Ultimately, the authors’ goal is to improve how environmental DNA is collected in order to better monitor biodiversity in areas that may not be suitable for other methods. Determining whether sponges are more effective in capturing the biodiversity of an area over pre-existing methods, however, will require further research, but the authors say this paper is the first step in answering that question. “I am hopeful that this method will prove itself to be useful,” Mariani says. “It’s the quintessential environmentally friendly biodiversity assessment tool.”
The Latest on: Environmental DNA
via Google News
The Latest on: Environmental DNA
- Clemson researchers closer to developing heat-tolerant soybeanson May 9, 2020 at 9:30 pm
Soybean is one of the top cash crops grown in South Carolina and some Clemson University researchers have helped discover an “important milestone” in developing heat-tolerant soybeans.
- Mercy, Aultman hospitals resume elective serviceson May 8, 2020 at 11:53 am
Stark County’s two largest hospitals have, on average, nine COVID-19 patients in their care. The hospitals have resumed elective procedures.
- NIST Helps Expand Genome Sequencing Of Marine Mammalson May 8, 2020 at 8:23 am
The specimens come from a longstanding project known as the National Marine Mammal Tissue Bank (NMMTB), which NIST maintains in partnership with the National Oceanic and Atmospheric Administration ...
- What Is DNA Integrity?on May 5, 2020 at 5:20 am
DNA (deoxyribonucleic acid, the genetic material found in almost all organisms) has integrity, and both integrity and stability of DNA are its key components.
- Extinguishing fearful memories depends on the flexibility of your DNAon May 4, 2020 at 8:02 am
Fear is an important survival mechanism and so too is the ability to inhibit fear when it's no longer needed. In order to counter-balance fear, the brain engages in fear extinction. In this process, ...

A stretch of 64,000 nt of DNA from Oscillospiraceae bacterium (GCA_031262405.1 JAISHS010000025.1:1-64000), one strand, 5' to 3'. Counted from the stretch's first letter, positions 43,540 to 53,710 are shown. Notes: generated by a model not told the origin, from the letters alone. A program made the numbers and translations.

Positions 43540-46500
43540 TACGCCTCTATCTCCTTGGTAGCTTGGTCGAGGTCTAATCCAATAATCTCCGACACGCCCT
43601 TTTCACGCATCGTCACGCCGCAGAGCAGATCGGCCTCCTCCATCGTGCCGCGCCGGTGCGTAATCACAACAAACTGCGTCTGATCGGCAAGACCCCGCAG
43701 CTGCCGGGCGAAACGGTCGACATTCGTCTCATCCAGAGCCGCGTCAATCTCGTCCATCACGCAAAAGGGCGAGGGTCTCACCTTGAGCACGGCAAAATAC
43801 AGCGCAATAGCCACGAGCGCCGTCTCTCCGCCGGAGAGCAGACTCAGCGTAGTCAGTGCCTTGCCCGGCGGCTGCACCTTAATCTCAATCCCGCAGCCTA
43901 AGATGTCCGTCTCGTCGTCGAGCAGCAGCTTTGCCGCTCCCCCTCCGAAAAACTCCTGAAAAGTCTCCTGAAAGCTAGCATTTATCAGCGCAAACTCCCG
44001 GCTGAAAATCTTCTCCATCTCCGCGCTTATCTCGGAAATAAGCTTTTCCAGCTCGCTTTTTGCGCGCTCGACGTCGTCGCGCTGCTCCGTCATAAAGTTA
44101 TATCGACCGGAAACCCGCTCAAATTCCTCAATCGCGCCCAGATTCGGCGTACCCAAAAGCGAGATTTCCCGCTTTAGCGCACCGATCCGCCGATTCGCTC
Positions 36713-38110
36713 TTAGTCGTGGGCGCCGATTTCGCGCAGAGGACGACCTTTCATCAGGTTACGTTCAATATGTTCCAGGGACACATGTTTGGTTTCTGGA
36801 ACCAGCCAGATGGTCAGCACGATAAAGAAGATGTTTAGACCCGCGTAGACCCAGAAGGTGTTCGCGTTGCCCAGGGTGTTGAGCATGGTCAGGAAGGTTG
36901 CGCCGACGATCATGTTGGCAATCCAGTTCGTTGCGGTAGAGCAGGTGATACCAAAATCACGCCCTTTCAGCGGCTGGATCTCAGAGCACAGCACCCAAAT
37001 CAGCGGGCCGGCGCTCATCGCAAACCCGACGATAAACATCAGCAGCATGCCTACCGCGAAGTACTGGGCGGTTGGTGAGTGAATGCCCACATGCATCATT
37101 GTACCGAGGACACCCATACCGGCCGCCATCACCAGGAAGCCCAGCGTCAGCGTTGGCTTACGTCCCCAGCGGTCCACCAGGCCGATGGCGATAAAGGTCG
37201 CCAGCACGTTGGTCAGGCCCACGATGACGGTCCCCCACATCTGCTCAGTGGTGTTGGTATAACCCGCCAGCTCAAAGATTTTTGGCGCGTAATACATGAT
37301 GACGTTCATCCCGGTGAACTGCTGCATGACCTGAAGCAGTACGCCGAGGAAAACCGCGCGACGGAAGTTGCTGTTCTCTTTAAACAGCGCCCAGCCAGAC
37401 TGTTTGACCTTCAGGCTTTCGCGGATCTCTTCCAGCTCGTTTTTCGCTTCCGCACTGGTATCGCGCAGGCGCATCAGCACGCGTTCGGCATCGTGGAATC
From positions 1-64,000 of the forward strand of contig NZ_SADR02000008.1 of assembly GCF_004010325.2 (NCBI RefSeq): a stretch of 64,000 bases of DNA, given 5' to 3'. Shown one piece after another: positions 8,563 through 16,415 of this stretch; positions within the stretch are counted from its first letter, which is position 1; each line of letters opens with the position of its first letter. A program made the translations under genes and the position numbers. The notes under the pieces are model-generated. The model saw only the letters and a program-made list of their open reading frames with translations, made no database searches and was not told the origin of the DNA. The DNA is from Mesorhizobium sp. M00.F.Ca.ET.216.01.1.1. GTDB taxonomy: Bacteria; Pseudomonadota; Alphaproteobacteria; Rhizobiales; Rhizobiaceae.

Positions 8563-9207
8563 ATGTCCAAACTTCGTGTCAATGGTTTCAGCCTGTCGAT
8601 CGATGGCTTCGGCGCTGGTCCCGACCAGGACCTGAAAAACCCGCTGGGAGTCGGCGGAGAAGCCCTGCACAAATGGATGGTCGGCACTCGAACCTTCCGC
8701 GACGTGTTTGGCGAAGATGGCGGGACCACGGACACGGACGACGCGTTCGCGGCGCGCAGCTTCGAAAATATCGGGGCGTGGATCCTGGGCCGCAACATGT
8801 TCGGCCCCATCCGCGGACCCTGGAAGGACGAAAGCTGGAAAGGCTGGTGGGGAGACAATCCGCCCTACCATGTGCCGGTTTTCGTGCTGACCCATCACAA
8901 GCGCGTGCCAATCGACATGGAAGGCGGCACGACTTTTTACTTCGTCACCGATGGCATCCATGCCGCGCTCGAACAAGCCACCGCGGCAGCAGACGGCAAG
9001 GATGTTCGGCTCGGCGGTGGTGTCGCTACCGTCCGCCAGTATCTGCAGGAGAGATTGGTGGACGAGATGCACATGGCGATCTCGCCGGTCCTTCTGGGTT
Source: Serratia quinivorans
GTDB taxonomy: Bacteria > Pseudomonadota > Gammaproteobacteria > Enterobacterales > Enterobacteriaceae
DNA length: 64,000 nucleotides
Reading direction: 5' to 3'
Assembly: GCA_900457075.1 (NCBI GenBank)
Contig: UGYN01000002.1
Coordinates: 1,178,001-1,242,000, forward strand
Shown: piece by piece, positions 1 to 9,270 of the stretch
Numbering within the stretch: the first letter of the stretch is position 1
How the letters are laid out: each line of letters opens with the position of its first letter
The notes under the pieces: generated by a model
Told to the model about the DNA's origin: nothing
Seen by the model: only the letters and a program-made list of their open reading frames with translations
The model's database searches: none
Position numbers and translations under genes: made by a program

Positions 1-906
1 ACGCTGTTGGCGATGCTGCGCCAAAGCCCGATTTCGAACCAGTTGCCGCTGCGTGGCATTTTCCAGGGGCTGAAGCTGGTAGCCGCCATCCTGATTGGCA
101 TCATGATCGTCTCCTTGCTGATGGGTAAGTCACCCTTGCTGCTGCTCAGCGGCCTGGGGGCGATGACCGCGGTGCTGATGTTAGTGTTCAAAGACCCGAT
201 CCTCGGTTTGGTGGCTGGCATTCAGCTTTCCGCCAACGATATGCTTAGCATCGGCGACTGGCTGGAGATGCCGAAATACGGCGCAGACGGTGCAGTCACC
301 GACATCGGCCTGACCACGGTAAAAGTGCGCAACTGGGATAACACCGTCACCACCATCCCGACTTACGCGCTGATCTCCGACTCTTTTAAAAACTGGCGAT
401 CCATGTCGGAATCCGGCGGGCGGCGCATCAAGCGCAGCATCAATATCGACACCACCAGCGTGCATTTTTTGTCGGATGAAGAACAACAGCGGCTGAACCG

- Helping a Helper: Uncovering How Different Proteins Cooperate in DNA Repairon April 30, 2020 at 9:02 pm
DNA is critical for life as we know it. Ensuring that DNA is kept in a stable state is therefore important in all organisms. Although DNA faces ...
- Researchers Detect Land Animals Using DNA in Nearby Water Bodieson April 27, 2020 at 4:28 pm
Monitoring the comings and goings of aquatic life with traces of DNA in water has become an established biomonitoring technique, but scientists are now using environmental DNA to assess terrestrial ...
- This New Smartphone-Based DNA Test Could Help Track Disease in Real Timeon April 27, 2020 at 7:00 am
At the heart of the system is an “i-chip” just four cm long that includes integrated sample preparation, DNA amplification, and signal detection modules.
- Environmental DNA survey captures patterns of fish and invertebrate diversity across a tropical seascapeon April 21, 2020 at 2:21 am
Environmental DNA (eDNA) surveys show promise as a way to effectively characterize fine-scale patterns of community composition. We tested whether a single PCR survey of eDNA in seawater using a ...
- Environmental DNA (eDNA) Data Managementon April 11, 2020 at 9:37 am
The environmental DNA (eDNA) samples collected, processed, and sequenced by the Upper Midwest Environmental Sciences Center (UMESC) and partner agencies are being archived in a cloud-based database ...
via Bing News